The Cuban army (Castro Inc.) and foreign investment

We've told you before that no one really invests in Cuba or does business with the Cuban people.  

In other words, no foreign investor is going down to Cuba and forming a joint venture with a private Cuban company to start a hotel or auto parts shop.  This is what you do in Mexico and most other Latin American countries. 

It is a little different in Cuba, as Sabrina Martin reminds us:

Foresight Cuba representative Jorge Calaforra tells the PanAm Post that the report is a summary of information available in several books about the Cuban army, as well as a document on the Cuban economy released by the Spanish Institute for Foreign Trade.

Calaforra says that the army runs every aspect of daily life in Cuba, and that ordinary citizens do not receive any benefits from these military-run businesses.

In order to establish a firm, a Cuban citizen would need a permit from the same government entity that has already granted privileges to MINFAR corporations in vast areas, such as tourism, remittances, and transportation, Calaforra explains.

“In Cuba, the production of goods and services does not benefit the common citizen, because he can only work for those companies through an employment agency that pays salaries in Cuban pesos, at a lower exchange rate,” he says.

Calaforra adds that ever since Fidel Castro took power, the Cuban state has focused on eliminating private enterprise and economic independence on the island. “If the Cuban government allowed citizens to advance economically, then they would lose political control. That’s why they keep the monopolies,” he says.

And this is why so many of us opposed opening Cuba without some concessions from the Castro regime.

So far, President Obama's opening has done, or will do, little to bring prosperity to Cuba.  This is because all of the new foreign investment is going to state enterprises under the Castro Inc. holding company.    

In simple language, President Obama's "change" has strengthened the Castro dictatorship with capital infusions and the legitimacy of a U.S. Embassy.

This is what we got from 18 months of negotiations with a dictator on his knees about to lose the oil subsidy from Venezuela and not able attract credit from other countries.   

"Obama to the rescue of the Castros" is the title of this movie!

P.S. You can listen to my show (Canto Talk) and follow me on Twitter.

We've told you before that no one really invests in Cuba or does business with the Cuban people.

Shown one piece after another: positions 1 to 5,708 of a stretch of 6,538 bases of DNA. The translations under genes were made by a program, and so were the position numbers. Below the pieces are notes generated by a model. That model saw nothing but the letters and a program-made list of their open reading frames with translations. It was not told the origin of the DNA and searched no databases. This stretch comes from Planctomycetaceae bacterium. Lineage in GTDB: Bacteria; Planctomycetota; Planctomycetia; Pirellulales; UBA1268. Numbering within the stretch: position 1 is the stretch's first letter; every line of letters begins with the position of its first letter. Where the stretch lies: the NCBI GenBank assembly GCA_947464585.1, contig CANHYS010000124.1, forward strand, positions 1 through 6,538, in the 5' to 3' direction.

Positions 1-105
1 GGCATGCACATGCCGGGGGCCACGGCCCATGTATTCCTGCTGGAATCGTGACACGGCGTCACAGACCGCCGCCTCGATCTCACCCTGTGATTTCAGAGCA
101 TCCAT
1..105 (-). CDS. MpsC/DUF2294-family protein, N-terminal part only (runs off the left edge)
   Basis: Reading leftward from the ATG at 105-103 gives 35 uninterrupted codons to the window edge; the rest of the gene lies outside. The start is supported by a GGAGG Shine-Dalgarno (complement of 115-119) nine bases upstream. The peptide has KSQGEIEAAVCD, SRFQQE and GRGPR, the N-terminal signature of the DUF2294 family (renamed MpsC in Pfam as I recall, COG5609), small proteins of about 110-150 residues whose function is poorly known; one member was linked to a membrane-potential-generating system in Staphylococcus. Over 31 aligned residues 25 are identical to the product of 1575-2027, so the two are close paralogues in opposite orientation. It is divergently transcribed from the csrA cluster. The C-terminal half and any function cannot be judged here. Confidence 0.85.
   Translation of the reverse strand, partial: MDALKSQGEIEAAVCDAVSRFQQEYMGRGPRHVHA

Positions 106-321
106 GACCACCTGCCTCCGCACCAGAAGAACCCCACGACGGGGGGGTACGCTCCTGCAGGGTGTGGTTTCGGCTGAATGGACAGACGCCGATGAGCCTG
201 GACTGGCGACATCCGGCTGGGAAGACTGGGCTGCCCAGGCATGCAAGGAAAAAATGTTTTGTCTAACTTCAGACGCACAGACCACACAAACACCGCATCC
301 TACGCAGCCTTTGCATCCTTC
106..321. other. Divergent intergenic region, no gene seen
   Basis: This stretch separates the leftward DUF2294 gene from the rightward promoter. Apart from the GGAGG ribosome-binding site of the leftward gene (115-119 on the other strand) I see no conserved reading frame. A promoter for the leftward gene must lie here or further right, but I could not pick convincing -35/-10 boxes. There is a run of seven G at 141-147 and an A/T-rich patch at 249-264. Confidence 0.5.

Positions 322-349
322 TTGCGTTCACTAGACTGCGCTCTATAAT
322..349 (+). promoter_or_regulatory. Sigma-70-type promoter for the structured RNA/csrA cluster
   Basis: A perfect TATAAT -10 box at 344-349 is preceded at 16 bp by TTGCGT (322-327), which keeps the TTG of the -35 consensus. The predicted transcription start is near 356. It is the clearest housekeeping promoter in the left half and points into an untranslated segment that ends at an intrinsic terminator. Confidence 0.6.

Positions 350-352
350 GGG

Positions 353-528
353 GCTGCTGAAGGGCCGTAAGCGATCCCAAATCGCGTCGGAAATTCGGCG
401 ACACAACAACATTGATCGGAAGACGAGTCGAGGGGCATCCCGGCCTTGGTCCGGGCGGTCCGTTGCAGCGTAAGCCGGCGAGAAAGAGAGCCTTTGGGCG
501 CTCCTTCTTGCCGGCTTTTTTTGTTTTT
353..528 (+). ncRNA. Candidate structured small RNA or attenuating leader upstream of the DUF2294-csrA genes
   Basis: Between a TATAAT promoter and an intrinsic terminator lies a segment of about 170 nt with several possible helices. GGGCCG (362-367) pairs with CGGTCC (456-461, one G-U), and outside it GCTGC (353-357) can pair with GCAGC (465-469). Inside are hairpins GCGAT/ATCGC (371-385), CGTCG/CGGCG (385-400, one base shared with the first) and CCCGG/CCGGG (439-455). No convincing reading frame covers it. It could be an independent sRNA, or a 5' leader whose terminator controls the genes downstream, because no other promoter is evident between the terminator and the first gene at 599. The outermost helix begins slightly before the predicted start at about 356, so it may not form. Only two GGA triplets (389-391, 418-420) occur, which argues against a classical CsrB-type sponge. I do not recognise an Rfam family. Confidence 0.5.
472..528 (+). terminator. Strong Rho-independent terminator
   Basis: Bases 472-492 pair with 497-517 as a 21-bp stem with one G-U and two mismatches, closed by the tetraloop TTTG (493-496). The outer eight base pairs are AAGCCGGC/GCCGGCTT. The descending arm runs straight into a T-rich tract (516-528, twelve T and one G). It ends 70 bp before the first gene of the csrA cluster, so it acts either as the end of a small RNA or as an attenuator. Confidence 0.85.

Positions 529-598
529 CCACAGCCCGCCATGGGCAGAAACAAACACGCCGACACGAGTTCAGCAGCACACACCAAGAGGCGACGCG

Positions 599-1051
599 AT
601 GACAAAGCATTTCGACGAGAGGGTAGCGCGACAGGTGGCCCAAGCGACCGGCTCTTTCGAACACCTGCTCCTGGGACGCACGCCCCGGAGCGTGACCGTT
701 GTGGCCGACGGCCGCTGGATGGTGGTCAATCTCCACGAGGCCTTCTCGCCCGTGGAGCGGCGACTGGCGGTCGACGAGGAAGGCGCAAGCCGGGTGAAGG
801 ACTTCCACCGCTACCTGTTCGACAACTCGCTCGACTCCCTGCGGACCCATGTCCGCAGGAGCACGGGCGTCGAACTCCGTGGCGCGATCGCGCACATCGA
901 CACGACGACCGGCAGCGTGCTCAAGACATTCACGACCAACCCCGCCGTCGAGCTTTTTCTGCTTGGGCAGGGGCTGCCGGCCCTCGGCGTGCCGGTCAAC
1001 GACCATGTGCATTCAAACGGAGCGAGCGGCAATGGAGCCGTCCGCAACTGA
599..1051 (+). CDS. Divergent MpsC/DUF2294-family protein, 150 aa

In other words, no foreign investor is going down to Cuba and forming a joint venture with a private Cuban company to start a hotel or auto parts shop.  This is what you do in Mexico and most other Latin American countries. 

It is a little different in Cuba, as Sabrina Martin reminds us:

Foresight Cuba representative Jorge Calaforra tells the PanAm Post that the report is a summary of information available in several books about the Cuban army, as well as a document on the Cuban economy released by the Spanish Institute for Foreign Trade.

Calaforra says that the army runs every aspect of daily life in Cuba, and that ordinary citizens do not receive any benefits from these military-run businesses.

In order to establish a firm, a Cuban citizen would need a permit from the same government entity that has already granted privileges to MINFAR corporations in vast areas, such as tourism, remittances, and transportation, Calaforra explains.

“In Cuba, the production of goods and services does not benefit the common citizen, because he can only work for those companies through an employment agency that pays salaries in Cuban pesos, at a lower exchange rate,” he says.

Calaforra adds that ever since Fidel Castro took power, the Cuban state has focused on eliminating private enterprise and economic independence on the island. “If the Cuban government allowed citizens to advance economically, then they would lose political control. That’s why they keep the monopolies,” he says.

And this is why so many of us opposed opening Cuba without some concessions from the Castro regime.

So far, President Obama's opening has done, or will do, little to bring prosperity to Cuba.  This is because all of the new foreign investment is going to state enterprises under the Castro Inc. holding company.    

In simple language, President Obama's "change" has strengthened the Castro dictatorship with capital infusions and the legitimacy of a U.S. Embassy.

This is what we got from 18 months of negotiations with a dictator on his knees about to lose the oil subsidy from Venezuela and not able attract credit from other countries.   

"Obama to the rescue of the Castros" is the title of this movie!

P.S. You can listen to my show (Canto Talk) and follow me on Twitter.